Do you prefer a quick-to-setup roof top tent, so you could immediately cruise the uncharted territories of the Grand Canyon? Or would you like your valuables to be available instantly, the moment you need them?
Whatever your concern is, we’ll help you pick an ideal roof top tent that won’t get in the way of your next outdoor adventure.
Rooftop Tents vs Ground Tents – Pros and Cons
The big disadvantage of rooftop tents is the cost (most are around $1000 or more) and that you need to get it mounted on the roof of your vehicle. If you can live with both of those things, a roof top tent is the closest you’ll get to RVing without an RV.
Roof Top Tents Have Been Around for a Long Time
Roof top tents have been very popular on the market these days. But before they’ve reached their height of greatness for more than a decade, they’ve been widely used in Africa and Australia.
This is mainly due to the countries’ geographical location that are inhabited by many animal species. Which is why, their elevation on the ground offers a huge advantage against harmful insects and beasts.
The oldest ground tents were made by the early humans 40,000 years ago, which is obviously the foundation of their modern-day variants. In fact, they continuously evolve where more features are being added to further improve camp life.
Today, they’ve remained to be very useful in traveling because of their compact size that instantly gives you the privilege to settle down, in any suitable place you prefer.
How Rooftop Tents Install
Roof top tents generally install on to your roof rack rails although they can also install in other situations such as on truck rails. Can you install a roof top tent on your car or SUV without a roof rack? Probably not, unless you’re really handy.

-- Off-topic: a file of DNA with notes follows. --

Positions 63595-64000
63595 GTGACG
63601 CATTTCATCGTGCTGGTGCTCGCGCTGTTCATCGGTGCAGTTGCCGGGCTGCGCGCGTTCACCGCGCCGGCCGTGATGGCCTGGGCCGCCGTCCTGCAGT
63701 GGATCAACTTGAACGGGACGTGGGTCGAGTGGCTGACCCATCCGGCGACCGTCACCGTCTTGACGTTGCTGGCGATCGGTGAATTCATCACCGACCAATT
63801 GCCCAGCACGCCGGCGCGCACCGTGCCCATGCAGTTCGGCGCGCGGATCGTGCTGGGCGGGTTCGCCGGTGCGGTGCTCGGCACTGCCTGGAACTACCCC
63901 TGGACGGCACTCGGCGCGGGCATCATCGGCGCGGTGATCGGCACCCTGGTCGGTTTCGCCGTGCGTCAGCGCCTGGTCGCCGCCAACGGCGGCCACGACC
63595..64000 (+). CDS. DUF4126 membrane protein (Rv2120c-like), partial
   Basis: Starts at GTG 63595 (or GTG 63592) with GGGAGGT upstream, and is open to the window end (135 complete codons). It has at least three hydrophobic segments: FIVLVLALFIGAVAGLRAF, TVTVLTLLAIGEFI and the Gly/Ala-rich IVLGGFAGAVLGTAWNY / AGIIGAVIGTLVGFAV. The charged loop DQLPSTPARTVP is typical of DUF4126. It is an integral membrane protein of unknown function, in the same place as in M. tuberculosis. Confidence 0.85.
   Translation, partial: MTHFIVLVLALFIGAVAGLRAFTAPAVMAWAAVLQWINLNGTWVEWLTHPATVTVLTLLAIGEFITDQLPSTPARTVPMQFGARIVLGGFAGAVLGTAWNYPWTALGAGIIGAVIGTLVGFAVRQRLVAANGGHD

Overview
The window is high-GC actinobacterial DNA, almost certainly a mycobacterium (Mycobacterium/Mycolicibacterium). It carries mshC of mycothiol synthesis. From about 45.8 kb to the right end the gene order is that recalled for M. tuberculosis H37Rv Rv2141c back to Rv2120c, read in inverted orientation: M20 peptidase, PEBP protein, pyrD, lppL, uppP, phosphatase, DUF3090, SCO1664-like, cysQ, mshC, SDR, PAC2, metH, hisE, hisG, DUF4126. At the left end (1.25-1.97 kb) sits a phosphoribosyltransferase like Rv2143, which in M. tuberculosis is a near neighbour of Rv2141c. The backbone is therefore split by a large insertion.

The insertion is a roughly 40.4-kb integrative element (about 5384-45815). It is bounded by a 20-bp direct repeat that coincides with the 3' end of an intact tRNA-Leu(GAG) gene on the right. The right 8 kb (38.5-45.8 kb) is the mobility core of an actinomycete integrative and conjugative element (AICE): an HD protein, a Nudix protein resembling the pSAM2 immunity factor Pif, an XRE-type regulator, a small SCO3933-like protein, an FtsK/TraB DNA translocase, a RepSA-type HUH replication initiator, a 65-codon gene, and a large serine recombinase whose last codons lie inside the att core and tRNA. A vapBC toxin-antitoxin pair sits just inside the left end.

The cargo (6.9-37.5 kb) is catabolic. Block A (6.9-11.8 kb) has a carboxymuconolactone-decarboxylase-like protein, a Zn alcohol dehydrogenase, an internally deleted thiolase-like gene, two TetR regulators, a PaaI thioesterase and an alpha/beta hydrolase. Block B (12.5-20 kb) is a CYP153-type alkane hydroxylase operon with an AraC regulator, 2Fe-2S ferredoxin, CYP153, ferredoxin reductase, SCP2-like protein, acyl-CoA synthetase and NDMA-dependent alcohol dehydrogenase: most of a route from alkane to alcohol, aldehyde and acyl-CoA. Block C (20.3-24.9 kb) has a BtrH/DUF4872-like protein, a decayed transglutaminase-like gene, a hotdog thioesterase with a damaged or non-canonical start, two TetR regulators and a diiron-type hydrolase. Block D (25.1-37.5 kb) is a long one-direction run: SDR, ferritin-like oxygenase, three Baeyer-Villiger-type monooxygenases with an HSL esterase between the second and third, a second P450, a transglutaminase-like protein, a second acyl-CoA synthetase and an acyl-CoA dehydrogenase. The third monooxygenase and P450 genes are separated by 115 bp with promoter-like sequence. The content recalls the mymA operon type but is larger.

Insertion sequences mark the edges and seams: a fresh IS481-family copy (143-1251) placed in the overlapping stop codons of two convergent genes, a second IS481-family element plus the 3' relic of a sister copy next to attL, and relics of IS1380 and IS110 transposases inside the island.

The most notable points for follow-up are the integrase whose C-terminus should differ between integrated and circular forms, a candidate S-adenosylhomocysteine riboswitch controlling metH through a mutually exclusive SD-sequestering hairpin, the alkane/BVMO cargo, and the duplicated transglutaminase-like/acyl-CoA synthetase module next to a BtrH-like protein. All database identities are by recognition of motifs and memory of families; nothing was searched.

Most roof top tents are around 100-150 lbs so this means that you will need two people (or more) to help you install it. Installation is quite easy and can be done in well under 30 minutes and no mechanical expertise is needed.
The Top 6 Things to Consider When Buying a Rooftop Tent
Sleeping Capacity & Size
The biggest difference between rooftop tents often comes down to the size of the open footprint (the size of the tent when it is open). The largest tent we reviewed measured 56″W x 96″L when open. The smallest measured 48″W x 83″L. That’s a difference of nearly an entire foot in length.
Most tents will have a 1-3 person capacity (it’s very rare to find a 4 man tent or larger) and this will obviously be an important buying decision for you.
Roof Top Tent Type: Pop-up vs Fold-out
Next is considering the roof top tent type. There are two common types of a roof top tent; the pop-up and the fold-out.
The pop-ups are usually made from hard, clamp shells which sets itself up automatically. Whereas, the fold-outs typically require a bit of effort. Moreover, pop-ups have a small footprint (sleeping area). This means that if you’re only traveling alone or with a couple, pop-ups are a practical choice. But if you’re a family of three or more, opt for fold-outs.
Most rooftop tents will include a mattress with them. Mattresses typically range from a 1.5″ thickness to 2.5″ thickness with a 1.5″ being relatively less comfortable and a 2.5″ thick mattress being relatively more comfortable.
One thing you should always remember is that a rooftop tent is more expensive than a ground tent. Most rooftop tents will be around $1000-$2000. A ground tent is around $100-200. Big price difference.